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A mile beyond, the converging lines above mentioned cut each other at a sharp angle; the railroad, which goes out of Murfreesboro' on the left, shifting over to the right of the turnpike. Crossing them at nearly right angles, a short distance on the Murfreesboro’ side of their point of intersection, was the Rebel line of battle, on the morning of the thirtyfirst of December. Half a mile beyond this point, on the Nashville side, was the Union line.

The railroad here runs through a cut, with a considerable embankment, - a circumstance of vital importance to our army, saving it, probably, from utter rout and destruction, on that first day of disaster. The right wing, thrown out two miles and more to the west of the railroad, rested on' nothing. It was left hanging in the air, as the French say. An attack was expected, yet no precautions were taken to provide against an attack. General Wood, who had posted scouts in trees to observe the movements of the Rebels, reported to the commanding general that they were rapidly moving troops over and massing them on their left. Rosecrans says he sent the information to McCook; McCook says he never received it. When the attack came, it was a perfect surprise. It was made with the suddenness and impetuosity for which the enemy was distinguished, and everything gave way before it, Division after division was pushed back, until the line, which was projected nearly perpendicular to the railroad in the morning, lay parallel to it, — that providential cut affording an opportune cover for the rallying and re-forming of the troops.

Another feature of the field is eminently noticeable. The bold river banks, curving in and out, along by the east side of the railroad, made a strong position for the Union left to rest upon. Here, in a little grove called by the Rebels the “ Round Forest,” between the river and the railroad, was General Wood's division, planted like a post. On his right, like a bolt of iron in that post, was Hazen's brigade, serving as a pivot on which the whole army line swung round like a gate. The pivot itself was immovable. In vain the enemy concentrated

SOLDIERS CEMETERY AND MONUMENT. 277 his utmost efforts against it. Terribly smitten and battered, but seemingly insensible as iron itself, there it stuck.1

It was extremely interesting to visit this portion of the field in company with one who played so important a part in the events enacted there. We rode through a cotton-field of black leafy stalks, with little white bunches clinging to them like feathers or snow. It was across that field, between Round Forest and the railroad, that Hazen's line was formed. On the edge of it, by the forest, still lay the bones of a horse shot under him during the battle.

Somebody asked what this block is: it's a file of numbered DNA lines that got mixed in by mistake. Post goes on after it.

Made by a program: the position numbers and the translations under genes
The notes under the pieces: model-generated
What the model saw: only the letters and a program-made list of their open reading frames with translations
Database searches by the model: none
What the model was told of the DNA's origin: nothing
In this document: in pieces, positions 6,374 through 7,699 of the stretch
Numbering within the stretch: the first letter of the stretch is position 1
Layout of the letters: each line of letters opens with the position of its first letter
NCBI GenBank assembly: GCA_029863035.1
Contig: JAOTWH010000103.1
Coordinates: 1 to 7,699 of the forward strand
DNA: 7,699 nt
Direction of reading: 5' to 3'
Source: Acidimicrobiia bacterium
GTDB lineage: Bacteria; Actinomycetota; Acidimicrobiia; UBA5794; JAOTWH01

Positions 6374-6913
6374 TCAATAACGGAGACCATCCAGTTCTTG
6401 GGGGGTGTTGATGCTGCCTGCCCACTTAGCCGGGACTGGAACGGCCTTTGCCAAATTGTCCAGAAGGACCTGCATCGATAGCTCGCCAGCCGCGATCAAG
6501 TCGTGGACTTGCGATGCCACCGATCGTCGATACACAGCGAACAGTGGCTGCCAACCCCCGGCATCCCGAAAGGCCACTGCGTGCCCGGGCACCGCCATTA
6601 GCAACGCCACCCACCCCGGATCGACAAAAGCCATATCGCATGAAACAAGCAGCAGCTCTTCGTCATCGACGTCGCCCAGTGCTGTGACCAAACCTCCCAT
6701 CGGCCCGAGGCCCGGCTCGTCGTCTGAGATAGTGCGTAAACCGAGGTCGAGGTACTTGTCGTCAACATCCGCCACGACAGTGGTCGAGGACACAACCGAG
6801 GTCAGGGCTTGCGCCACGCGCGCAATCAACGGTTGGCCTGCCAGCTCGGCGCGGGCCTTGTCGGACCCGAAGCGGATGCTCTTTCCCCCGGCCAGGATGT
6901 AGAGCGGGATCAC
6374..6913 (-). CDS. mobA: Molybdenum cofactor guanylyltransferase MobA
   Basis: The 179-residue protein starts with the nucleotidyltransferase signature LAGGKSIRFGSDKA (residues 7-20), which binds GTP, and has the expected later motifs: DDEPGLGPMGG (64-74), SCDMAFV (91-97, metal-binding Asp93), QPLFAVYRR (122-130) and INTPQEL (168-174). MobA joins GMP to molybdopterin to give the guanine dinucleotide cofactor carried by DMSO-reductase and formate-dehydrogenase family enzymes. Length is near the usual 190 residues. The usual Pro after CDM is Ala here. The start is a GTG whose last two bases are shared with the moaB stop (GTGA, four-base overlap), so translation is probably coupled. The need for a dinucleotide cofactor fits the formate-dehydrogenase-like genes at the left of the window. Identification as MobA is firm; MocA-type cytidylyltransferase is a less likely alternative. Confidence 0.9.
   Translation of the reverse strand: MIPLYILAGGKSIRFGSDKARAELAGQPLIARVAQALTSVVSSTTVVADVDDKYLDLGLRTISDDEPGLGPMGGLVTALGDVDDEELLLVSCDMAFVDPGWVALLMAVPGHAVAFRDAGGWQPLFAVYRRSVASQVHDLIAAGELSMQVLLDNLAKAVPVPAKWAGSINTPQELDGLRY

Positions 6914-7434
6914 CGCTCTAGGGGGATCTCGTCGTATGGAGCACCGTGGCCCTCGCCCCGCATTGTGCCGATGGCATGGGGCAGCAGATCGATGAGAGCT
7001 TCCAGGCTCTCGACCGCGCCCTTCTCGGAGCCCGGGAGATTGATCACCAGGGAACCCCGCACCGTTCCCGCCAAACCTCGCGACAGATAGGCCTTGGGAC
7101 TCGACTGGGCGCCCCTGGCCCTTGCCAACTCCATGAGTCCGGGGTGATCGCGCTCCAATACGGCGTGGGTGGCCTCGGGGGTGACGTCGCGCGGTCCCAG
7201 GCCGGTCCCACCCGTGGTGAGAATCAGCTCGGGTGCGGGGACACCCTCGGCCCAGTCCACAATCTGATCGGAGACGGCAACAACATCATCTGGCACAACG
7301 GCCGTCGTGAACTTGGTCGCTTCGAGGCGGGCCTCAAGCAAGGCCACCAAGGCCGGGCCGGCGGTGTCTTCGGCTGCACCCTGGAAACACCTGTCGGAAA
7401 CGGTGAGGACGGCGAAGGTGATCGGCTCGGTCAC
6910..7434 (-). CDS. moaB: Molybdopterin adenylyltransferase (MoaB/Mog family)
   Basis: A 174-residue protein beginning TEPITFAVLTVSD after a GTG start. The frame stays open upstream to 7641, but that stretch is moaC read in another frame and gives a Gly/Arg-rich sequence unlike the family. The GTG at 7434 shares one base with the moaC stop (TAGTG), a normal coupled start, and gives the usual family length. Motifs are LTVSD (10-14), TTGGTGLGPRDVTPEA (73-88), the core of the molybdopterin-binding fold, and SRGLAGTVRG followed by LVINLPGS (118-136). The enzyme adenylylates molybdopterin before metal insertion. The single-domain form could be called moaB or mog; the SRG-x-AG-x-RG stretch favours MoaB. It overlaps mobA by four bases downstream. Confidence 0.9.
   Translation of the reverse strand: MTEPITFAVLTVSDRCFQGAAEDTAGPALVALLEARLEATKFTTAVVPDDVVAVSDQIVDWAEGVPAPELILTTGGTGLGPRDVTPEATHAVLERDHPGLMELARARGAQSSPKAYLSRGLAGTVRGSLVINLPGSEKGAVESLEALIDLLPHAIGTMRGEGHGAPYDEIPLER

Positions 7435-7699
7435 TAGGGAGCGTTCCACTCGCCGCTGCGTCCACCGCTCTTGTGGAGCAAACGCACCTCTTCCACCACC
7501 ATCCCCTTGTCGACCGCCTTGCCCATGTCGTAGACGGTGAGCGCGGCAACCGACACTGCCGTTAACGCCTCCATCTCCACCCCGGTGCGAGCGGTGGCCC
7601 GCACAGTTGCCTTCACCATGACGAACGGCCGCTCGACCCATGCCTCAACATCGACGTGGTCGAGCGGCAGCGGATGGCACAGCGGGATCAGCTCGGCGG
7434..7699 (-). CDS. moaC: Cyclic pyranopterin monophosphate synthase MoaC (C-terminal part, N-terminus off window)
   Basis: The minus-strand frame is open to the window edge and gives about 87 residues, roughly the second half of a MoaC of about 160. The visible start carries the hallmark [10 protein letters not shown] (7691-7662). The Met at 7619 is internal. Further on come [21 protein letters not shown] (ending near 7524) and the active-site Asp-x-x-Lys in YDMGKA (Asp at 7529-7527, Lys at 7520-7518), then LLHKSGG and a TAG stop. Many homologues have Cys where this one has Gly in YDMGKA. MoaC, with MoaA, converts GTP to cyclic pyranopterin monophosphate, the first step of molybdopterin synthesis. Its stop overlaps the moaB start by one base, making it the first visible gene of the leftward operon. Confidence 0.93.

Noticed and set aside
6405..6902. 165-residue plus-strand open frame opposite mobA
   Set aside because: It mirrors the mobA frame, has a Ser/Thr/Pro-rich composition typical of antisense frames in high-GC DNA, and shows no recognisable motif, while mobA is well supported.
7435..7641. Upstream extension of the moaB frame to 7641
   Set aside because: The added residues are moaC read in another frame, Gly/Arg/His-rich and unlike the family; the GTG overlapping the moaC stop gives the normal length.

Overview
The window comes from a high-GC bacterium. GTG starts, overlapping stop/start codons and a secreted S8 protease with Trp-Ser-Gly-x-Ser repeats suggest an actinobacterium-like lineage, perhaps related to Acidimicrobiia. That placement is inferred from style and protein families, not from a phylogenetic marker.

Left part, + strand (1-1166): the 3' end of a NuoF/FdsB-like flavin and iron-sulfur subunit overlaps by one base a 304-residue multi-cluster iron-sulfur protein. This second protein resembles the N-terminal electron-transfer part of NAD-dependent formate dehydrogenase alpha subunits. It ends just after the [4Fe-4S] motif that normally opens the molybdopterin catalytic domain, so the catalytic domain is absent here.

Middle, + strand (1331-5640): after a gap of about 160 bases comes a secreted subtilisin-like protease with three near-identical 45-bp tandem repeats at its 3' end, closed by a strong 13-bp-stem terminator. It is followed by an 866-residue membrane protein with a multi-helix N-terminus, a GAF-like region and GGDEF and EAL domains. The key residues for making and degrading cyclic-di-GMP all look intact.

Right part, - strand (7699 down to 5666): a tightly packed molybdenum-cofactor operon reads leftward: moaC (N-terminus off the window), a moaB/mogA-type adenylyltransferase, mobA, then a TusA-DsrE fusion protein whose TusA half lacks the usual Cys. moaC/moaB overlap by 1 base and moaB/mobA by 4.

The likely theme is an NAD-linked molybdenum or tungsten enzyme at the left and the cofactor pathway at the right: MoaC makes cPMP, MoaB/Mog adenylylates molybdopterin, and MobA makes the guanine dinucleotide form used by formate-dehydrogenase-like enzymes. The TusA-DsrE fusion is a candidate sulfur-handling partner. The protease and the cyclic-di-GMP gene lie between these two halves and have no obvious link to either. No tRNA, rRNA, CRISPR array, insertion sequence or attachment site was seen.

Near by was a little cemetery, within which the dead of Hazen's brigade were buried. A well-built stone wall encloses an oblong space one hundred feet in length by forty in breadth. Within are thirty-one limestone tablets marking the graves of the common soldiers. In the midst of these stands a monument, on which are inscribed the names of officers whose remains are deposited beneath it. This is also of limestone, massy, well formed, ten feet square on the ground and eleven feet in height. It is interesting as being the only monument of importance and durability erected by soldiers during the war.

On the south side, facing the railroad and turnpike, is the following legend:

" HAZEN'S BRIGADE

TO
THE MEMORY OF ITS SOLDIERS

WHO FELL AT
STONE RIVER, DEC. 31, 1862.
* Their faces toward heaven, their feet to the foe.'

* The right brigade of Palmer's division had been the last to yield. The left brie gade, in command of Hazen, was thus exposed to fire in flank and rear, and to the attempts of the enemy to charge in front. It required terrible fighting to beat back the enemy's double lines: it cost a third of the brave brigade; but every moment the enemy was beld back was worth a thousand men to the main line. General Rosecrans improved the time so well, in hurrying troops to the new position, that, when the enery assailed that line, the fresh divisions of Van Cleve, Wood, and Rousseau, and the artillery massed on a commanding point, not only repalsed them, but they were charged while retiring by one of Crittenden's brigades. ... The enemy had miscalculated the temper of Hazen's brigade; and Bragg was obliged to report, u be did in his first despatch, that he had driven the whole Federal line, except his left, which stubbornly resisted." - Annals of the Army of the Cumberland.

On the east side is the following:

« THE VETERANS OF SHILOH HAVE LEFT A DEATHLESS HERITAGE OF FAME UPON THE FIELD OF STONE RIVER."

On the north side: “ Erected 1863, upon the ground where they fell, by their comrades of the Nineteenth Brigade, Buell's Army of the Ohio, Col. W. B. Hazen 41st Infantry 0. Vols. commanding."